Friday, March 6, 2015



Genes of the Pre-Cambrian can be inferred from common genes and biochemical pathways shared by extant species.  But there is reason for saying that genes that have not left echoes of their voice had an important role in evolution as well.  Those quiet genes, sometimes important for their silence, can also be inferred from analysis of how some characteristics developed, especially the annelid theory of chordate origin that, I maintain, is the best explanation of origin of chordates via pogonophorans and hemichordates.

Introns and exons

Natural selection is effective in eliminating useless features because there will be no selective force maintaining them, other than the chromosomal duplication process.  The portion of the genome active in protein coding is thought to be about 1.5 percent.  The 98.5 percent of the DNA not active in production of RNA needed to produce structural and functional proteins and control substances may have some value in other ways that are less dependent upon their exact nucleotide sequence.  In comparison to human DNA Collins (2006) shows the sequence for protein codes is 100% the same as in a chimpanzee, 75% the same in a chicken, and 35 % in a roundworm; whereas random segments of DNA between the genes only corresponded at rates that were 98% for a chimpanzee, 4 % for a chicken, and -0 % for a roundworm.  Human to human DNA comparisons show about 99.9% identical DNA.

What happened to the fossils?

Very little fossil record exists for times before the Cambrian.  Because fossils of numerous phyla show up in Cambrian rocks, it is apparent that many important evolutionary events occurred earlier.  I will omit discussion of sponge spicules, and tubes that may well have been made by pogonophorans, to go directly to presumed jellyfish fossils.  Pre-Cambrian jellyfish fossils were in the form of doughnut-shaped fossils thought to be casts of sand filled cavities of the bells of jellyfish.

It is not surprising that more ancient fossils are not found because extinction-causing events were more frequent as our orbit was more frequently hit by intrusion into our orbit of asteroids.  Localized destruction was probably much more frequent than the era-ending type giving worldwide unconformity of rock layers.  Even dating of intermediate layers produced by those major events may be difficult due to destruction of potential fossils.  Large areas may have been wiped clear by the event, so dating of sediments above and below an unconformity my show very different times of deposition.  A blended layer might be deposited in such locations and provide an intermediate date of origin.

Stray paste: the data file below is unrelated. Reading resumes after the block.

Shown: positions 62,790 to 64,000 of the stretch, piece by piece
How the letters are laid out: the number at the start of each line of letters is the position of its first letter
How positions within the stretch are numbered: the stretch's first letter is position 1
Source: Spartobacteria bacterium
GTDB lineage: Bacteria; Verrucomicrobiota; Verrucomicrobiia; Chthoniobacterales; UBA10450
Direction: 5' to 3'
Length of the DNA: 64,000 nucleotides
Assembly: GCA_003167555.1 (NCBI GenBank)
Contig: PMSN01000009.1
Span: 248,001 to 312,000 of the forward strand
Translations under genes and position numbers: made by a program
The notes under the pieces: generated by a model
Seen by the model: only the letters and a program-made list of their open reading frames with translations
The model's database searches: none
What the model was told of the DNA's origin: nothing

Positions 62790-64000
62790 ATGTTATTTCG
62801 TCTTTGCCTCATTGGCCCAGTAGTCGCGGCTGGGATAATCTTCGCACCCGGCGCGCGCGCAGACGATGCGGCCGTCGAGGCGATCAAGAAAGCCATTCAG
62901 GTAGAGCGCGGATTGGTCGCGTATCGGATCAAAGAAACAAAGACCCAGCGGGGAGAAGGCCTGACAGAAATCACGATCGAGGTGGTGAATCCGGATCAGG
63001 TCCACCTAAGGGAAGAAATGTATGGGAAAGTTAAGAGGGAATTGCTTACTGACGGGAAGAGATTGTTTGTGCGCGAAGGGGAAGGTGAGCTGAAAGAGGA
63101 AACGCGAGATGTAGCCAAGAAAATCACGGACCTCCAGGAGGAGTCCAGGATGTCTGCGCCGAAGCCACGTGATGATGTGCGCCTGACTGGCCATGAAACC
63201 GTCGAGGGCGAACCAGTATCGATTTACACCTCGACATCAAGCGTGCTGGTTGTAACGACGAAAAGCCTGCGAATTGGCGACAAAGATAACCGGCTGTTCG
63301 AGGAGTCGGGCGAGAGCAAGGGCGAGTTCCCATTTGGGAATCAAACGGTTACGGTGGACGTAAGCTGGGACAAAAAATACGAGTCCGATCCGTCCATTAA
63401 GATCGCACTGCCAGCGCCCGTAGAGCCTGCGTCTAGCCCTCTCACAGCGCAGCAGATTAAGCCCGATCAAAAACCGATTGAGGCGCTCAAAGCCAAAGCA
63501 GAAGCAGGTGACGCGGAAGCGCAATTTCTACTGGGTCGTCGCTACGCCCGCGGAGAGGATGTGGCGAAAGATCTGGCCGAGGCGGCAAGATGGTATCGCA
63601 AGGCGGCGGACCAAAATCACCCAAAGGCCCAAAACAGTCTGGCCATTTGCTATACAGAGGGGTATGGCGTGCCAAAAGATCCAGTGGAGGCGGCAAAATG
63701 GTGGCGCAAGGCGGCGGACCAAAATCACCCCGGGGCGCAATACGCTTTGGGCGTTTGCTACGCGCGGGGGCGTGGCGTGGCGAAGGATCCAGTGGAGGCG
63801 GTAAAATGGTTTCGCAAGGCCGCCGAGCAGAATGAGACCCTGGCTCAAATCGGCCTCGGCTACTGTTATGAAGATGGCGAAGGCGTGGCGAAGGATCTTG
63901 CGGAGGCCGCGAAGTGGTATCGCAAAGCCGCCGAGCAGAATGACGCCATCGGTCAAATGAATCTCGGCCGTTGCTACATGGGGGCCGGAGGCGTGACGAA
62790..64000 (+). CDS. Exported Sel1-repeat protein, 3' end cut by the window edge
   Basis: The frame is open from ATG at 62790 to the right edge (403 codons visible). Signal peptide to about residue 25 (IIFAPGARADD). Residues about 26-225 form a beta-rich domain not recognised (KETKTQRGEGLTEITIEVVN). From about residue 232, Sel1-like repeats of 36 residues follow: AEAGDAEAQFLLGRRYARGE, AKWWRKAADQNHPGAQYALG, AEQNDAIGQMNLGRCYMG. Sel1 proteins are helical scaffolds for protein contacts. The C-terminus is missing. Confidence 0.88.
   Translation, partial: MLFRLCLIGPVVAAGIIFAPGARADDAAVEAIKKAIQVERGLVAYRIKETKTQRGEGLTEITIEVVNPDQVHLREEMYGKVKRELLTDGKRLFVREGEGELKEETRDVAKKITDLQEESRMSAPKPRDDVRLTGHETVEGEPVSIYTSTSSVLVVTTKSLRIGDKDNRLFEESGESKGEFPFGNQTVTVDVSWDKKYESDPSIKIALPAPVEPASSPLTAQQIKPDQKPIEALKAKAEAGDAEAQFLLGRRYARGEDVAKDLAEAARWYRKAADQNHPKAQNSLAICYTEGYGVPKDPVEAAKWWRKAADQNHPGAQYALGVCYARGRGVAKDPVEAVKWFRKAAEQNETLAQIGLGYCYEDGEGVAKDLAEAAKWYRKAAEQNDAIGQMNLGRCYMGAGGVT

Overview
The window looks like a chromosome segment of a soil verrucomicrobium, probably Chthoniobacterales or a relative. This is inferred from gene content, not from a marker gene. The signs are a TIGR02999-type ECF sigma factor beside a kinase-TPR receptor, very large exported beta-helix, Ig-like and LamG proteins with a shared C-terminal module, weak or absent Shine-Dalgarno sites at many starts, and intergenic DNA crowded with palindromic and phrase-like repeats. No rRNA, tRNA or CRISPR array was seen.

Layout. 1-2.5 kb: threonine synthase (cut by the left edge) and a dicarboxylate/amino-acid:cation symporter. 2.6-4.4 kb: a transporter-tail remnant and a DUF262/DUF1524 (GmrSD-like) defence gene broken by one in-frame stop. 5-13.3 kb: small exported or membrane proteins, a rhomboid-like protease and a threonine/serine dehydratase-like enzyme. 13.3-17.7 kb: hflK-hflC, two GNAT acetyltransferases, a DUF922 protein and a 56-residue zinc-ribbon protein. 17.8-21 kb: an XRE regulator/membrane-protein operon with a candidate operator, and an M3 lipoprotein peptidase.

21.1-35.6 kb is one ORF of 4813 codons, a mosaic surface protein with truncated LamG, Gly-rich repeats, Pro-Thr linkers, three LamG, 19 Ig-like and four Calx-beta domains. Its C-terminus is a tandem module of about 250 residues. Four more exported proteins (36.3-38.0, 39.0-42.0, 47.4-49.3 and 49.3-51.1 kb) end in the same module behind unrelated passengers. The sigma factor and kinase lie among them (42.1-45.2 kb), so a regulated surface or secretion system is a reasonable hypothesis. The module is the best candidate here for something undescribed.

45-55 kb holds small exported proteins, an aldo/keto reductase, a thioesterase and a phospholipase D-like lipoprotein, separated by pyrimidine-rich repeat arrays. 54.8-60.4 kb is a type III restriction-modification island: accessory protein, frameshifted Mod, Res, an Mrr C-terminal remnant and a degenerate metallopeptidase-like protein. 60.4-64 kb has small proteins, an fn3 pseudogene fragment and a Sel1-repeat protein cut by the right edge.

Surviving extinction

Jellyfish deprived of food have the ability to survive and use their own substance as they "grow" smaller.  In the process they are found to first absorb reproductive organs completely as they shrink in size.  When food becomes reavailable the organs are eventually regenerated.  The finding that corals preceded jellyfish (described in an earlier post) provides support for the polyp-medusa-planarian sequence suggested.

The illustration above indicates how the polyp released from a starving coral could drift free to survive burial by sediments.  Adaptations aiding survival eventually result in the medusa shown in side view above and top view below where a later series of extinction events, depleting planktonic food, selected forms descending to sediments with nutrition enabling them to eventually take on the planarian shape that enabled better bottom feeding.

The jellyfish would naturally invert from the polyp orientation because the ring of tentacles would have a higher density due to concentration of protoplasmic structures and the potential buoyancy of the bell having trapped air bubbles.

The above enabled survival of jellyfish because their sexual generation could provide widely dispersed larvae capable of colonizing new post-extinction locations in shallow waters they required.  On the other hand pogonophorans survived because the abyssal region they inhabit is so extensive that remnants of habitat survived and the sediments themselves were the source of nutrition capable of bridging a long period of no nutrient input.  Also the extinction event may have given a temporary boost to dying and sedimenting food organisms replenishing abyssal food deposits.

Remember the quiet genes

Pogonophorans apparently adapted to the very low food supply by reduction of unneeded structure.  They have been shown to be able to take up amino acids from sediment water at naturally occurring concentrations.  Even though selection is not maintaining the code needed for gut formation, its slow rate of deterioration shown by the percentage comparisons in the second paragraph, enough remained to provide a basis for selection of a new gut much more efficiently than totally new selection would have required.  Most of the segment formation of annelids was lost by pogonophorans as well.  But enough of the process code survived to make the repeated structures - ribs, vertebrae, muscles, blood vessels, nerves - of chordate systems exist.

If every gene were always expressed, it would be difficult to have the diversity of cells making up our bodies.  There must be a very sensitive mechanism capable of turning gene activity on and off.  The process must also be varied in slight ways and sensitive to internal and/or external environmental cues to make well-adapted organisms.

Reference:  Collins, Francis S.  2006.  The Language of God.  Free Press (Simon & Schuster), New York, NY.  295 pp.

Joseph G. Engemann, Emeritus Professor of Biological Science, Western Michigan University, Kalamazoo, Michigan        March 6, 2015

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